Dakota County will expand regional trail through Rosemount this yearFour-mile section of trail connecting Inver Grove to Spring Lake Park will be constructed this summer
By: Emily Zimmer, Rosemount Town Pages
Currently, the Mississippi River Regional Trail stops at the Rosemount border in Inver Grove Heights, but it’s about to get longer. Assuming spring does come to Minnesota, Dakota County will construct four-miles of trail through Rosemount this year.
Dakota County senior planner John Mertens said the trail will run parallel to Minnesota Highway 55 on Flint Hills Resources property, past the Pine Bend Cemetery and east to the Spring Lake Park Reserve archery range parking lot.
The estimated cost to build the paved trail through Rosemount is $3 million. Mertens said the county will use several funding sources for the project including a $1 million federal transportation grant and a $200,000 Minnesota State Legacy grant.
Mertens said the Rosemount portion of the trail looked like it would be tricky because the county had to acquire easements from Flint Hills. But the refinery worked well with the county and even donated the easement for the trail.
“Flint Hills has been a great partner in this,” said Mertens.
The county is still working with the railroad on an agreement because the trail will pass near tracks. Though a deal is not yet complete, Mertens said it looks as though they will be able to work something out soon. Pending the bidding process, construction will begin sometime this mid to late summer.
Dakota County facility development manager Bruce Blair said the purpose of the trail is to provide non-motorized recreational activities including biking and hiking. He added that its proximity to the river offers additional opportunities.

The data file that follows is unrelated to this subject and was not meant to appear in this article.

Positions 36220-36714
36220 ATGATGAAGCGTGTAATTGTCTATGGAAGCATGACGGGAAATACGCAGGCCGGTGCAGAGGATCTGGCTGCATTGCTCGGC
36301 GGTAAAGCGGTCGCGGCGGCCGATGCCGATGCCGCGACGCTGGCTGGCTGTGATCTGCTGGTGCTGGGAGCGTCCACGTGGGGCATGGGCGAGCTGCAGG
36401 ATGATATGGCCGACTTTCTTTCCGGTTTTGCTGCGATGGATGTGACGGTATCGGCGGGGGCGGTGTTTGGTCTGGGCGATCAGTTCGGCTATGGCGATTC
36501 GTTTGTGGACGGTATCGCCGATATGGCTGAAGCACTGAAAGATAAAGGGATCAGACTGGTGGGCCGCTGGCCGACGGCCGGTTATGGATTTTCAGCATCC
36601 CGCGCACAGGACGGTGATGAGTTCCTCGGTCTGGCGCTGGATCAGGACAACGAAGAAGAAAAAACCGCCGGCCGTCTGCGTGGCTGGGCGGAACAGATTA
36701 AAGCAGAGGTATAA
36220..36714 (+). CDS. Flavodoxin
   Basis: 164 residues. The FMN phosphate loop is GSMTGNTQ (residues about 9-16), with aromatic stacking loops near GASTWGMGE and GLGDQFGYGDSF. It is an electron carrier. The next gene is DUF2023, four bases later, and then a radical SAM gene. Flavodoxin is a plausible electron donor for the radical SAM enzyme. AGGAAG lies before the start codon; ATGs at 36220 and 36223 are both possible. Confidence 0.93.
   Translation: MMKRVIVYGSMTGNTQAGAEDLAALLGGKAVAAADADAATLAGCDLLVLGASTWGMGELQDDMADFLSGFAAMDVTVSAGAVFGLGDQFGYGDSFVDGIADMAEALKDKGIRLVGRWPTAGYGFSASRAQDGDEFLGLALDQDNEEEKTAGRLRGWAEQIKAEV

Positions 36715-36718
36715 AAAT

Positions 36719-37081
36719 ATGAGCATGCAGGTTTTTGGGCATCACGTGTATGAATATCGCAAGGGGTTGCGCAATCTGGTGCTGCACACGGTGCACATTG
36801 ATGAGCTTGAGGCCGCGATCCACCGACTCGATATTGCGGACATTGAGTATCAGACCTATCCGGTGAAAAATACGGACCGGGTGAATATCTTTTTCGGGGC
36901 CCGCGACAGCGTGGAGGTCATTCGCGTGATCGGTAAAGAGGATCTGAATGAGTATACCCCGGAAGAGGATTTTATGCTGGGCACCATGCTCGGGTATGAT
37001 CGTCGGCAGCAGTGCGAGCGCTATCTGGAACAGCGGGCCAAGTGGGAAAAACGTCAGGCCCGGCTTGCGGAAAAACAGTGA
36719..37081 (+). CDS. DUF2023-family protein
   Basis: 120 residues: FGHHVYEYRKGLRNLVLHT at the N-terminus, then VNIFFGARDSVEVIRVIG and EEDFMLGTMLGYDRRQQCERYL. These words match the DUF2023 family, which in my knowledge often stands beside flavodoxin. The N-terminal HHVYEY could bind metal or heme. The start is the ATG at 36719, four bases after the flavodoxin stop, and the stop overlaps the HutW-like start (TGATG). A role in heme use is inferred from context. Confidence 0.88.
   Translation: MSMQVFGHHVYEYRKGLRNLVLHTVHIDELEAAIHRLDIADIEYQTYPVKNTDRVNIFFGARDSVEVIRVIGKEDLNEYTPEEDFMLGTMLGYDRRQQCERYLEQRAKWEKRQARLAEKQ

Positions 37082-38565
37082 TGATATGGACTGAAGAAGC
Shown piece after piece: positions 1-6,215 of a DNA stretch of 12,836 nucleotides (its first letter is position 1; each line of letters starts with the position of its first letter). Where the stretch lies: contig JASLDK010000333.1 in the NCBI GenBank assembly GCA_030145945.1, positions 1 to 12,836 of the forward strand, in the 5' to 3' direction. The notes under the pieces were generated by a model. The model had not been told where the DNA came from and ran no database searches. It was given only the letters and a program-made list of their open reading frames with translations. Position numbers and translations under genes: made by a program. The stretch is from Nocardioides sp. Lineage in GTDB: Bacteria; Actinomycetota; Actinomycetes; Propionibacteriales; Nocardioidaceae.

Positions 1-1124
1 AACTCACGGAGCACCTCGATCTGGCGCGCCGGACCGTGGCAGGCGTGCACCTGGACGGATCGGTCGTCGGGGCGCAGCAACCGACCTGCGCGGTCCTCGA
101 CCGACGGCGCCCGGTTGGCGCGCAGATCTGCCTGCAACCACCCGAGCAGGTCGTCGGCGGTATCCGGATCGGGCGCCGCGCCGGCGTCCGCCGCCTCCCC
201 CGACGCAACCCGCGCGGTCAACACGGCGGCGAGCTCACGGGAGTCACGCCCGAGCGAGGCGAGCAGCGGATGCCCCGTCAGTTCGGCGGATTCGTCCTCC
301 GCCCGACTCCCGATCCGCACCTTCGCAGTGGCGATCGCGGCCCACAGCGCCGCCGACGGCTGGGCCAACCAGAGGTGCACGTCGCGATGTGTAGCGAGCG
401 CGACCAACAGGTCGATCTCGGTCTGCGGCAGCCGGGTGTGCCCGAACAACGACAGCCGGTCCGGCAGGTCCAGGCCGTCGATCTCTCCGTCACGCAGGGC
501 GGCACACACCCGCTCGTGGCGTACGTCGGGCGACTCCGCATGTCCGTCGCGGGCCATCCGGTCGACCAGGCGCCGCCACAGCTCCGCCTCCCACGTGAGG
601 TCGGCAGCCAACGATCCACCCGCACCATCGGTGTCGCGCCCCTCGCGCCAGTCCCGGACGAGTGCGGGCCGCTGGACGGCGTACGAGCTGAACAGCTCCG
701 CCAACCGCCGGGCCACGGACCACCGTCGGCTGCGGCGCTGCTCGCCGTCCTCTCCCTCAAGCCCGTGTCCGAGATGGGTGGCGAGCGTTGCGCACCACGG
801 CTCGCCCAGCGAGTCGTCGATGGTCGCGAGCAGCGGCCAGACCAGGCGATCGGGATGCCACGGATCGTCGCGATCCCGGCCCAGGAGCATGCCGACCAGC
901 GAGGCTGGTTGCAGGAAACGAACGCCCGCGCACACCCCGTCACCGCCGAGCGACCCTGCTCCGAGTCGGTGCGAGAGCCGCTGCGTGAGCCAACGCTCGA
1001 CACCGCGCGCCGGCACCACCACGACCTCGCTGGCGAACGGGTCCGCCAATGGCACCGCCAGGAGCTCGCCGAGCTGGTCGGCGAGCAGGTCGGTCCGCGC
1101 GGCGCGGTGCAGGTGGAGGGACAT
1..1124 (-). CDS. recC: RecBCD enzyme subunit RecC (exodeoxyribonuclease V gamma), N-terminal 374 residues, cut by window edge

Eventually the Mississippi River Regional Trail will extend 27 miles from St. Paul’s Harriet Island Park to Hastings. While the county doesn’t have usage numbers for the new sections built through Inver Grove Heights, Mertens said the north segments of the trail are well used.
Mertens hopes the completed trail will be a regional draw. While it may take some time to market the trail, he said the goal is to draw tourism to the area especially among bicyclists.
“We expect use to go up dramatically,” said Mertens.
The master plan for the Mississippi River Regional Trail was created in 1998.The county has built the trail in phases. Blair said seven of the 10 phases have been completed. Rosemount is the eighth phase. Total completion is set for 2015.
Plans call for trail construction in two sections through Spring Lake Park in 2014, which will complete the trail.
“It’s been rewarding to see these pieces put in place. We knew it was going to take a long time,” said Mertens.
Blair said the MRRT provides the spine for other trail systems through the various communities. In Rosemount, the city has plans to connect to the trail via the Rosemount Interpretive Corridor which will connect downtown to the MRRT.
For information on the trail visit the county’s website at co.dakota.mn.us.